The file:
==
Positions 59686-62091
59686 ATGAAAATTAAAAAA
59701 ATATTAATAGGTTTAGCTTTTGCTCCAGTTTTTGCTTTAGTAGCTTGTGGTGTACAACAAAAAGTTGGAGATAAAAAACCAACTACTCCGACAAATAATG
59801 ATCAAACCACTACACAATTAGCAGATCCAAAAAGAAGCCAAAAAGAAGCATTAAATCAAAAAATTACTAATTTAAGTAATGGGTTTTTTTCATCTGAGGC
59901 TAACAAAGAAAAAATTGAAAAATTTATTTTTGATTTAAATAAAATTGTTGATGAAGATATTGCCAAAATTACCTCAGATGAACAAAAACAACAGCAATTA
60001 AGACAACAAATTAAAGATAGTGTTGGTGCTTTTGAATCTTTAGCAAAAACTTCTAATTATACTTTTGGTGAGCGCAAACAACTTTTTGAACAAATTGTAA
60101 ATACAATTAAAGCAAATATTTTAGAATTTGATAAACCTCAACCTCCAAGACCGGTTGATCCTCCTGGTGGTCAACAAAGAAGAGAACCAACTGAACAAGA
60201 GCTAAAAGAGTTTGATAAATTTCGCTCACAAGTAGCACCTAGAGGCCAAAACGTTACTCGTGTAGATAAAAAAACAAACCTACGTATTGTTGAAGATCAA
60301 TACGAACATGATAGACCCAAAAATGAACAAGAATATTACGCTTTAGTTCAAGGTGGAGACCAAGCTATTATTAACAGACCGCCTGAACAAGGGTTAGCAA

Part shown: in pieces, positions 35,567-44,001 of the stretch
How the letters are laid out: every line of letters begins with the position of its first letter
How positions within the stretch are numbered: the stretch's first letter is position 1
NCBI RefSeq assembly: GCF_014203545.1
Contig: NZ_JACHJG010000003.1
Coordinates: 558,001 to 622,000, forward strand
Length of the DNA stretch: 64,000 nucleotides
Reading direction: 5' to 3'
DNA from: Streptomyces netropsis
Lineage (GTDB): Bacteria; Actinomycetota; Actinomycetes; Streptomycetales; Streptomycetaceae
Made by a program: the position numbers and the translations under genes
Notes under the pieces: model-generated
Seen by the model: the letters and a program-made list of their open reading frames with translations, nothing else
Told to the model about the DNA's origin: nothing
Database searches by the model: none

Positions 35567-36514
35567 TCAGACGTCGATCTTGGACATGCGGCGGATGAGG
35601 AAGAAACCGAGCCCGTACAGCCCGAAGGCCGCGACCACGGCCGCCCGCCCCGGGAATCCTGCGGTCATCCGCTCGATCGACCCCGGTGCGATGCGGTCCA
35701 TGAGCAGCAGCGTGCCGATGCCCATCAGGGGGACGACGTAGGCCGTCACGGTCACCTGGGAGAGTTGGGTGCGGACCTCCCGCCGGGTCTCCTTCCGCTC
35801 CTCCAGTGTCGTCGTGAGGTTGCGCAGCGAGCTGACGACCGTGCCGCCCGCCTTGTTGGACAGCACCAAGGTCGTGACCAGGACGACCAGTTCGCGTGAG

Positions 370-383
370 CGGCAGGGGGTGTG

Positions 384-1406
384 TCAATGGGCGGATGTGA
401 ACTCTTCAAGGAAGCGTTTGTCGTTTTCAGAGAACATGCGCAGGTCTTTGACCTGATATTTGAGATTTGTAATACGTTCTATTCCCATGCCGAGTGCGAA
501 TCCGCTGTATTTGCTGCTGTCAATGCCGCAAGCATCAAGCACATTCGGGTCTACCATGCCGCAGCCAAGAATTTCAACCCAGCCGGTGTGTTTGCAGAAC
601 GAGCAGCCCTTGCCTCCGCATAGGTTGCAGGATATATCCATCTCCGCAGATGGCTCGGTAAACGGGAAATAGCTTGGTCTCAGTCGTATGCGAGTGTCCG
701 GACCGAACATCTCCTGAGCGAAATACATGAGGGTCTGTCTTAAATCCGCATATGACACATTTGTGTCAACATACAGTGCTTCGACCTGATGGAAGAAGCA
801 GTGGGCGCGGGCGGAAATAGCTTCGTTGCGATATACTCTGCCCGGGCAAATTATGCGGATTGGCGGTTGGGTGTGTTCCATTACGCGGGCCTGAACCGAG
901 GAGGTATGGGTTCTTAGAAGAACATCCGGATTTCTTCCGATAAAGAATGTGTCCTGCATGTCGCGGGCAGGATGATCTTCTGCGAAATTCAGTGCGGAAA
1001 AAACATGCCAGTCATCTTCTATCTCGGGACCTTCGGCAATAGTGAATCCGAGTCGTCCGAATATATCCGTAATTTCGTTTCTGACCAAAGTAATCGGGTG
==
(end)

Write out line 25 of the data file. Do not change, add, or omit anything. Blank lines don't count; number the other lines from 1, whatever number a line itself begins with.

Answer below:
Positions 35567-36514